In the first of a new panel discussion, we ask our experts their views on how telematics have shaped and driven change within the fleet management profession, and why reluctance to use fleet technology still exists within some organisations
The Italian Government is being accused of failing to respond properly to allegations that the Fiat Chrysler Automobiles (FCA) group has cheated emissions tests.
According to Next Green Car, the claims were made in the fallout from the VW Emissions Scandal.
EU officials believe that regulators did not act quick enough and that FCA models were not re-tested by the country’s vehicle transport authority.
This is despite investigations into other manufacturer’s models which were carried out after the emissions scandal came to light.
FCA - which includes manufacturers such as Fiat, Alfa Romeo, Lancia, Chrysler and Jeep - has not been formally accused of any wrongdoing, however, claims have been made that defeat devices have been used to cheat emissions tests on group models.
The European Commission statement said: "Under current EU law, national authorities are responsible for checking that a car type meets all EU standards before individual cars can be sold on the Single Market.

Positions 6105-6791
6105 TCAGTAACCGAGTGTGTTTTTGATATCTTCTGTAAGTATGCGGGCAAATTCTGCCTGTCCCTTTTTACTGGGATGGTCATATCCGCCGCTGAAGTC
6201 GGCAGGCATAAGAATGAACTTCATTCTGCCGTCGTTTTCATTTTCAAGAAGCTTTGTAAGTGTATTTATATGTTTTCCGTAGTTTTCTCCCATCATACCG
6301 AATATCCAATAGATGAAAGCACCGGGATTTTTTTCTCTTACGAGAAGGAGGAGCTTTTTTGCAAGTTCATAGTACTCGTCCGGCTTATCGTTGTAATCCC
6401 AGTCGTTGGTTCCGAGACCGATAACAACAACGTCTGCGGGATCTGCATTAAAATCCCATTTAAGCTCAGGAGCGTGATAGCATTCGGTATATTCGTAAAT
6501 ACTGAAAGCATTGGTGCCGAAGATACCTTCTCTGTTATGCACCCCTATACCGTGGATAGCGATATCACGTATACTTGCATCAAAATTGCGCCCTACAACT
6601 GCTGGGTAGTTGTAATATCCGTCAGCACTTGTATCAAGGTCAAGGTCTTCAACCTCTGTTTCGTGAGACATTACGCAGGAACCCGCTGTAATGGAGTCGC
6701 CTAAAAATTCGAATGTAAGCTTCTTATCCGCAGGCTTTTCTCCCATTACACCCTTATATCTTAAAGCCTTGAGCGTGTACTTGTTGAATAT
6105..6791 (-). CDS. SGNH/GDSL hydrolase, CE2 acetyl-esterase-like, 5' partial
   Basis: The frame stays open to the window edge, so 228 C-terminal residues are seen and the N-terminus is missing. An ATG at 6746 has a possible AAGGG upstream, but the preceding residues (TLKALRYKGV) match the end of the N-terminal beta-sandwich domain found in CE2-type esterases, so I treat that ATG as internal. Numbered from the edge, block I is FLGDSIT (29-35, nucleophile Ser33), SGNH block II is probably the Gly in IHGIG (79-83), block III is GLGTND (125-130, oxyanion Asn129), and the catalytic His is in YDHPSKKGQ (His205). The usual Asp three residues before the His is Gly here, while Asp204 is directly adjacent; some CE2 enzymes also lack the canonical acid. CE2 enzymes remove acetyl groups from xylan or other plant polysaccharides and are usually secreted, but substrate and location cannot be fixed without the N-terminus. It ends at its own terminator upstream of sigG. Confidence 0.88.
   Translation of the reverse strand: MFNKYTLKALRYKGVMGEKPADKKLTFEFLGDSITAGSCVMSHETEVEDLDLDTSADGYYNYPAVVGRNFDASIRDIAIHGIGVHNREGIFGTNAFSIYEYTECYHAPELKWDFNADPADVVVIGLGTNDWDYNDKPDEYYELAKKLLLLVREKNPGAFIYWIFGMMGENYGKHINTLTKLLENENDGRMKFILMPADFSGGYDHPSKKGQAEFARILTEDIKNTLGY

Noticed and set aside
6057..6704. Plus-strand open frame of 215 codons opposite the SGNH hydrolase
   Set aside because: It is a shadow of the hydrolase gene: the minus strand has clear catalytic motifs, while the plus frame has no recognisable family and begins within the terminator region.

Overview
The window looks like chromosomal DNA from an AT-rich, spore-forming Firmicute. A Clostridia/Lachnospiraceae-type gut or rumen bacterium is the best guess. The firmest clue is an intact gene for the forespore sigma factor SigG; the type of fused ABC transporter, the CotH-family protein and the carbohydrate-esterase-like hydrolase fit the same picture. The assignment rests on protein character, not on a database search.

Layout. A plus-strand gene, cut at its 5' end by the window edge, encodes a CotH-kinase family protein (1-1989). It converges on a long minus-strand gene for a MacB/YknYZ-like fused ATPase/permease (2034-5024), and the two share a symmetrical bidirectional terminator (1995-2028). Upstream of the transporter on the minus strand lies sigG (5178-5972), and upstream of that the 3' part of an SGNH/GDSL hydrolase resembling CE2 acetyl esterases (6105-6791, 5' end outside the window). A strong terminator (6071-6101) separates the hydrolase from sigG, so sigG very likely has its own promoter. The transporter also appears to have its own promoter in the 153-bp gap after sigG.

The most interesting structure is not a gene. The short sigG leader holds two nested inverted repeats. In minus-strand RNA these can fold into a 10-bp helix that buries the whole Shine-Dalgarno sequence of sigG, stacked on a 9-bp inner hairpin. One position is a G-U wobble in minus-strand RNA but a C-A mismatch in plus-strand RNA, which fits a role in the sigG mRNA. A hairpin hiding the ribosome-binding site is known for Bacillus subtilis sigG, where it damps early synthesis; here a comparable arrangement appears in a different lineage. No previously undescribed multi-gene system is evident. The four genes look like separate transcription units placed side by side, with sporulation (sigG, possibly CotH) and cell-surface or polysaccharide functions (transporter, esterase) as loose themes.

"EU type approval legislation bans defeat devices such as software, timers or thermal windows which lead to higher NOx emissions outside of the test cycle, unless they can be justified by the need to protect the engine against damage or accident, or for the safe operation of the vehicle.”
"The Commission is now formally asking Italy to respond to its concerns that the manufacturer has not sufficiently justified the technical necessity – and thus the legality – of the defeat device used, and to clarify whether Italy has failed to meet its obligation to adopt corrective measures regarding the FCA type in question and to impose penalties on the car manufacturer."
The Italian Government has two months to respond to the infringement procedure to prevent the issue going to court.